For example, mouse function during a card-based mini-game is particularly limited.  The mouse wheel can be used to scroll horizontally across one row of cards, but you can't click on a specific card to select it, or change the highlighted row without clicking on a down arrow.

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Could you guys get some frame rates on a few different hardware configurations so we can know what kind of hardware you need to run this game?

Also, it looks pretty good!

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Unfortunately benchmarking with the game is not easy. You have to use FRAPS and it causes issues with the game. We're looking into it.

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"Thanks for the heads up. I admit I was never wild about Rage, but I might just give it a try. It will make a good Sunday day off gaming session. Suck for the bugs, I have a 4870 X2  and I like the better gaming visual it provides over my Consoles. One problem is I'm better at FPS games with the PS3 controller because that was what I was used to before I bought the X2.  great review nonetheless. "

Joel H:
t$60 is a lot to play for a game with a 10-12 hour campaign and the depth of a box of kitty litter.
 

"LOL, favorite quote. Anyhow, @ Joel, what happened to your Battlefield 3 Beta Analysis? I was looking forward to it. Also, what was your test set up for this review, are you still using that Origin Genesis rig with the dual 5970's?"

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I have a Radeon HD 4870 X2. The drivers are not presently equip to handle the graphics. Lots of tearing and blocking of texures. I am going to have to get a 2 to 4 gig video cards. I might as well get the GTX 590, the Radeon 6990 is too loud, and the Asus Mars II is to expensive.

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The tearing and a certain degree of texture pop-in are present on most cards. More horsepower won't prevent it.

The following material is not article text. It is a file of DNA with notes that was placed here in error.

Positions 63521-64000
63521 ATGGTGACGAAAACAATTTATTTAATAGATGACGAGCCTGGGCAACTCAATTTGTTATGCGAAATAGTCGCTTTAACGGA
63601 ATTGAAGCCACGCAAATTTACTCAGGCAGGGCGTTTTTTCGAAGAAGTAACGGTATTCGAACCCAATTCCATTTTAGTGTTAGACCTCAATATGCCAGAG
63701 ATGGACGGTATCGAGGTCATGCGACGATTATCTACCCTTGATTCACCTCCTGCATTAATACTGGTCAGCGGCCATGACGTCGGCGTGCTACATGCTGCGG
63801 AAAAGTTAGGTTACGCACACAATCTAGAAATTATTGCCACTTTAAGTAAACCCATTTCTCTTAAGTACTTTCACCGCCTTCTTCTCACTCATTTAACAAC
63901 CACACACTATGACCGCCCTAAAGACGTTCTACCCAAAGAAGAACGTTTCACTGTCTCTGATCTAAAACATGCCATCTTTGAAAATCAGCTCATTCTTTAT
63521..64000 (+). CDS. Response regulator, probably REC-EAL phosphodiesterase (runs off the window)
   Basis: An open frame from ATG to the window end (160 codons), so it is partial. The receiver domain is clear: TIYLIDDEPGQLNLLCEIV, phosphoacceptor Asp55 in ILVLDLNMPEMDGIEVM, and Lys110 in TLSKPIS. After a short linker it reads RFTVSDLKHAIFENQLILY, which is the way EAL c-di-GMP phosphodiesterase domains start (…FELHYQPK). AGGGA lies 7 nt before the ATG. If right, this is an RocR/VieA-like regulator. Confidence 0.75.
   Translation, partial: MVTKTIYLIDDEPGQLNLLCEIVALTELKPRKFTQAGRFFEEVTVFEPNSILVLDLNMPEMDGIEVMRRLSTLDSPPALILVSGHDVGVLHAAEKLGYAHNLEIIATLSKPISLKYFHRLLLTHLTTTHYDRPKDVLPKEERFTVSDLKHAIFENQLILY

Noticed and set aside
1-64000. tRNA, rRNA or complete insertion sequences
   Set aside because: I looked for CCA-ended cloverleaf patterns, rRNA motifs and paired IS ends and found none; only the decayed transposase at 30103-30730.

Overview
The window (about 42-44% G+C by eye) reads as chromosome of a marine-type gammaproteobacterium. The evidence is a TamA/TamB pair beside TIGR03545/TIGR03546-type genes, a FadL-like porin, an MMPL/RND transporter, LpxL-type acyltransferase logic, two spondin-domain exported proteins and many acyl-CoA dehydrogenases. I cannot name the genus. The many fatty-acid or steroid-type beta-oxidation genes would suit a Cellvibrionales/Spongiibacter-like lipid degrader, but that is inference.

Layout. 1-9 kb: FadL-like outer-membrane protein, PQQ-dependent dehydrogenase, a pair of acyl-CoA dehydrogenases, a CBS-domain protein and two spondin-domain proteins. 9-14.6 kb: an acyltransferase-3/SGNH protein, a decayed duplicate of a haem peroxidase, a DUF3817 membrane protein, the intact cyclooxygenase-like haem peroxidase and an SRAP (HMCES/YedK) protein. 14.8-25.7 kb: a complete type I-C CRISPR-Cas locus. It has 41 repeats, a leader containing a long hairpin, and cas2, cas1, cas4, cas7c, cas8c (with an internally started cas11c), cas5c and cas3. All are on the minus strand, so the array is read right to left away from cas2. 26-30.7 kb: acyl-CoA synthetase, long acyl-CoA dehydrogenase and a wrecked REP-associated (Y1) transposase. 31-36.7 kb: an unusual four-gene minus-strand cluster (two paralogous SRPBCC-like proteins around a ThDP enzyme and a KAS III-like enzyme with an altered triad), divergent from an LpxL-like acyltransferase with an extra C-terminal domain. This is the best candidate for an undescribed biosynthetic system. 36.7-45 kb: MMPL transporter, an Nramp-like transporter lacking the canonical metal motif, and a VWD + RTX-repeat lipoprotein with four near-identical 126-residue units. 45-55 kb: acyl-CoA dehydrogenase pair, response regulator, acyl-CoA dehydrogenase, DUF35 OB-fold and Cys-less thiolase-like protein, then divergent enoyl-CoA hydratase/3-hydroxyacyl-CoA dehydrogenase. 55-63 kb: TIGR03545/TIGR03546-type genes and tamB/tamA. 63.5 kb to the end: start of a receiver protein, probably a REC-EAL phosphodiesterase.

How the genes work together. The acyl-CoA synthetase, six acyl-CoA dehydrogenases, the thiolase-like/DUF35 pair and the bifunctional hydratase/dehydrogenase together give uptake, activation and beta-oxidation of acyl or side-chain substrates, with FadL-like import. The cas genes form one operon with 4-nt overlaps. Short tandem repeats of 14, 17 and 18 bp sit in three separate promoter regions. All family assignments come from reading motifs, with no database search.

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Is there a fix planned?

 

 

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Well there's a patch coming to fix the texture issues if that's what you're suggesting.

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TaylorKarras:
Well there's a patch coming to fix the texture issues if that's what you're suggesting.

Not suggesting, just asking. Smile

I had already decided to wait to buy this title when it goes on sale somewhere, probably STEAM. It's good, because maybe it will work better when I do end up with it.

 

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I had high hopes for this game after the preview. I'm a sucker for eye candy! I guess I'll wait a few months for it to go on sale. Thanks for the review Joel, good work.

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I'm liking the game alot myself, but it deffinately fell short of what I was expecting by quite a large margin. The gfx are a mixed bag, the combat is solid though very average and the story... what story?! :p Performance is at least good on my rig with the patch and some config tweaks helping greatly.

Great review guys!